A conversation with Grammy-winning CIM professor Jason Vieaux

On the night stars from every genre accepted one of the greatest honors available to musicians, Cleveland took home two of them.

Feb. 8 netted the city two Grammy awards.

One of them went to Cleveland Institute of Music Professor Jason Vieaux, who took home the award for Best Classical Instrumental Solo for his album, “Play.”

I had the opportunity to speak to Vieaux about his recent win, his childhood start in music and creating a career in Cleveland.


Zsolt Bognár: Tell us about the album for which you just won the Grammy.

Jason Vieaux: “Play” is my 12th CD release. This album, rather than being complete works of one composer—what I was used to recording—is more of a potpourri album than previous ones. The title has several meanings; of course playing the guitar, but also a more playful set that I use for encores. It’s also celebrating my 20th year of making professional recordings.

ZB: You’ve recorded over 10 CDs. How do you decide when pieces are ready to record?

JV: In this case, about half of this record is made up of pieces I have performed for years, and of course I am also fond of arrangements, which I love to showcase in concerts. I speak with my recording team, Bruce Egre and Alan Bise and immediately after recording a CD, we plan the next several in advance.

ZB: You started in Buffalo around the age of eight—is that unusual?

JV: Not these days. Back then, maybe less of my heroes did start young, but my start centered around listening to my parents’ record collection—I listened all day. It was jazz, soul, R&B and rock. From three years old, I would sit there until dinner. When I was five, they bought me a guitar, not realizing it was a classical guitar. Two years later, the Buffalo Guitar Quartet came to my school. My mother was a secretary there and asked Jeremy Sparks if he would come to the house for lessons. I had classical training right from the start. I loved the music and the process of practicing. My parents never really had to tell me to practice.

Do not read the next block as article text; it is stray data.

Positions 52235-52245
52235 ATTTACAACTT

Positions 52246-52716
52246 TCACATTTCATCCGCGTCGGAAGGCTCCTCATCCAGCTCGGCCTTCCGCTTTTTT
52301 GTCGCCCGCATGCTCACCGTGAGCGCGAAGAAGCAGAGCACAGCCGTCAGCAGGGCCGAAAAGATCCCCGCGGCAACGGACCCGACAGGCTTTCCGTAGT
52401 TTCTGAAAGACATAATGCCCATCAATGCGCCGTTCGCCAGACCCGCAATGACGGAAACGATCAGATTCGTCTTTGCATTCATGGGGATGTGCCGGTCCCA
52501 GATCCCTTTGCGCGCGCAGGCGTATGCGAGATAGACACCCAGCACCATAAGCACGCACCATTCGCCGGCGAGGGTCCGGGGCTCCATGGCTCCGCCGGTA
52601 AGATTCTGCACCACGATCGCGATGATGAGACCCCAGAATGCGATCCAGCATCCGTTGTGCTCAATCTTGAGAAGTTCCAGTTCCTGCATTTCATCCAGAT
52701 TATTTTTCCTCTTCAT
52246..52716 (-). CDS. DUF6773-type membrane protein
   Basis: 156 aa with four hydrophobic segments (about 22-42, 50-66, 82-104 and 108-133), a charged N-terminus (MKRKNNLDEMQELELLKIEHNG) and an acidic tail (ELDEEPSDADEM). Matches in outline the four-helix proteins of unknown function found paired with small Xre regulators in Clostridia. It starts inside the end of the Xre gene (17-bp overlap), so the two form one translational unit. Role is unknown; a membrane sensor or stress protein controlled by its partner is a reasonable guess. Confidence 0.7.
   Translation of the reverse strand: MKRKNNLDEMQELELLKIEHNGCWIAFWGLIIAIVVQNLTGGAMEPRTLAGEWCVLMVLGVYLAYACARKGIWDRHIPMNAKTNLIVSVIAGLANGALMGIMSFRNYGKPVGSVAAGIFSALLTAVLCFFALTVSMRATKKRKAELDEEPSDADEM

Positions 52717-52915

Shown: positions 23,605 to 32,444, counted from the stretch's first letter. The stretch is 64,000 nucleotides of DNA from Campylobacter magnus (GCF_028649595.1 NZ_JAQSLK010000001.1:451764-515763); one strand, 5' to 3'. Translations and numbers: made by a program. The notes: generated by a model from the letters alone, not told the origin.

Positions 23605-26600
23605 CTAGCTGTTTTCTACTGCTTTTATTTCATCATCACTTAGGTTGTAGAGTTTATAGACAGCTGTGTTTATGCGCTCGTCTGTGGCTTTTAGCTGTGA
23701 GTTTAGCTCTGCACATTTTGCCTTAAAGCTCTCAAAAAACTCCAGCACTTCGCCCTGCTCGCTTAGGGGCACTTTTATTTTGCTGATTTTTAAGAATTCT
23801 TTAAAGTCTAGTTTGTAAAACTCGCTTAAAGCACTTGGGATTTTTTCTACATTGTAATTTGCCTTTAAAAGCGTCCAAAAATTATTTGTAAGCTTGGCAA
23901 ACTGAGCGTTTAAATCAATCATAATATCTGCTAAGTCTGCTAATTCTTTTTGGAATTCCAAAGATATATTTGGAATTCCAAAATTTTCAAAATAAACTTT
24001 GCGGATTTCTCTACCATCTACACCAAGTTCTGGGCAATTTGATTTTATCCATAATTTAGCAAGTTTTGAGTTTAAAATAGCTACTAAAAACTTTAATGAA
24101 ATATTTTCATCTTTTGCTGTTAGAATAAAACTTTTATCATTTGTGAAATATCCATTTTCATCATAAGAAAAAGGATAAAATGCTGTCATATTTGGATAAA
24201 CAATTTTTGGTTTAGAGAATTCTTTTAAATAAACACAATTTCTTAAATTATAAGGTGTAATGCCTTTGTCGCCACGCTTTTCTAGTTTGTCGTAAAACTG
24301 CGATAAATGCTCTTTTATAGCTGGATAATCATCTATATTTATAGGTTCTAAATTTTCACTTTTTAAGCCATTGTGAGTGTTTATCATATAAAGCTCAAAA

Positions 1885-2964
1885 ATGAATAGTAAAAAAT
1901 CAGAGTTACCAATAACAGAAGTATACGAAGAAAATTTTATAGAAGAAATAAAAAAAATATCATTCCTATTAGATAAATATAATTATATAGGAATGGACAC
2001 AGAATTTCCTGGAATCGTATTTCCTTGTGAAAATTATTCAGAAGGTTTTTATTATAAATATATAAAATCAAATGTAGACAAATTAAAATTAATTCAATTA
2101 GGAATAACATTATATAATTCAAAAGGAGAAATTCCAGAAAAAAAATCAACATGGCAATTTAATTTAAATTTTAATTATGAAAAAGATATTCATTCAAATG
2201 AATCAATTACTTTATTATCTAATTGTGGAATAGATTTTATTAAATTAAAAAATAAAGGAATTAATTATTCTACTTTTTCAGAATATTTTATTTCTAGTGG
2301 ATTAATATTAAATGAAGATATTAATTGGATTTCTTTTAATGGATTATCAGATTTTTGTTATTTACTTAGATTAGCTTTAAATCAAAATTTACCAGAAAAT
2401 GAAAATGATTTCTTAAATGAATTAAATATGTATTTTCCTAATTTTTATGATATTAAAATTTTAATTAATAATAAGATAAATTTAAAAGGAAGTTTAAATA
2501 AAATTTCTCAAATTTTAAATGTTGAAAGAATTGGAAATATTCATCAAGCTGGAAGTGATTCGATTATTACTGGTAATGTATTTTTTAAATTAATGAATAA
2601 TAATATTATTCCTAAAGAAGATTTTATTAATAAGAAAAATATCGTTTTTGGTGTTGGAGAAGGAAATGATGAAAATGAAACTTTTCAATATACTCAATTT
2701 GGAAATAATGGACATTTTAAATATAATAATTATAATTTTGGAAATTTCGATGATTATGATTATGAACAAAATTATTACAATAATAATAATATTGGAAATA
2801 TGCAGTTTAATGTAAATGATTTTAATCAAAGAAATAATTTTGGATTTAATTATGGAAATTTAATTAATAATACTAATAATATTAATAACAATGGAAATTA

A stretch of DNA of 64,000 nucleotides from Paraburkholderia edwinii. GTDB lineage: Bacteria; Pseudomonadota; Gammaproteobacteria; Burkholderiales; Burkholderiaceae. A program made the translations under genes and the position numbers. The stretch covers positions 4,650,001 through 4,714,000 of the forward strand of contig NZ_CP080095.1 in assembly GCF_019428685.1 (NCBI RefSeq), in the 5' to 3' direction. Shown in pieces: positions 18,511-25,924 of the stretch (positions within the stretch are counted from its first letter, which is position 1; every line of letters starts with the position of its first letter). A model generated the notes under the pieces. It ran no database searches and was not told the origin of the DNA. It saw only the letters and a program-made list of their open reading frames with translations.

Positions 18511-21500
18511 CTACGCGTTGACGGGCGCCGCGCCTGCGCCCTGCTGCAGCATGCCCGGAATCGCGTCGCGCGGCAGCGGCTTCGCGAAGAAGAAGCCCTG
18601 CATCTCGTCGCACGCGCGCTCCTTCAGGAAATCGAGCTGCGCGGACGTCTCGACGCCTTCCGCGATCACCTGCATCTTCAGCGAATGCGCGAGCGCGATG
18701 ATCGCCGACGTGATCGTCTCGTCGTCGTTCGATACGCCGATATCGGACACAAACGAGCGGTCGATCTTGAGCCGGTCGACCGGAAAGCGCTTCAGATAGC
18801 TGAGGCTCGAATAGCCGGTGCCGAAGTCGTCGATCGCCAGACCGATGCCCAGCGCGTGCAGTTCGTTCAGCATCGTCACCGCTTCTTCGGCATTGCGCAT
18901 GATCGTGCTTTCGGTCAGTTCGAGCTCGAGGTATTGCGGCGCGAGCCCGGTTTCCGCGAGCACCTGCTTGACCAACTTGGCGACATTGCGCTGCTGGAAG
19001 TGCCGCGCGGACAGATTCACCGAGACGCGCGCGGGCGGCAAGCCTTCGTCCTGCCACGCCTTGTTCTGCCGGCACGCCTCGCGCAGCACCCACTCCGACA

ZB: At what point did you realize this was going to be your life?

JV: It was a long series of events. After my first full-length recital at age 12, I realized the feeling of enjoyment, the feeling of being in the moment, and playing for an audience. It was really fun! I wanted to do it again immediately. I played for David Russell in a few masterclasses, and David and other international artists were telling my parents that I was playing at a high level for my age. I decided that I was better at classical guitar than I was at soccer. So, I started to put more of my energy and efforts into it.

ZB: What brought you to studies at CIM first?

JV: The Cleveland Institute was close by; I didn’t have a car or money, so my parents offered to drive me back and forth from Cleveland if I got accepted. I really liked the school and the feel of the place; I felt instantly comfortable. I heard all this incredible playing, and that actually made me relax. I had a sample lesson at my audition with John Holmquist, and I was hooked. When CIM put me on the faculty here in 1997, John was part of that transition. Cleveland is a great city with a long tradition for funding the arts, so it became a good base for my initial forays into professional touring. Cleveland is lucky to have Erik Mann, who heads the Cleveland Classical Guitar Society that is helping Cleveland to become an American center of classical guitar.

ZB: You won an important competition early on. Did you set out to enter many competitions?

JV: I didn’t enter a lot of competitions—I didn’t find them all that pleasant. I entered the Guitar Foundation of America (GFA) Competition several times before winning. At that age, I had a lot of facility, but there was a lot I still wanted to work on; competitions were not my priority. I actually made a deal with John Holmquist that I would enter the end of my senior year. As it turned out, my mother saw that the GFA would be in New Orleans, and she really dreamt of seeing it. This was during the fall semester of my junior year, but John thought, “Why not?” so I entered and ended up winning at 19. It was the start of my professional career.

ZB: Are you surprised at how much success a classical guitarist can achieve today?

JV: Not at all; the level today across the world is so much higher than it was. There are more really good guitarists now than there ever were. It creates a wider culture and its own critical mass, and even some superstars, some of whom raise an awareness and level that brings all of us up.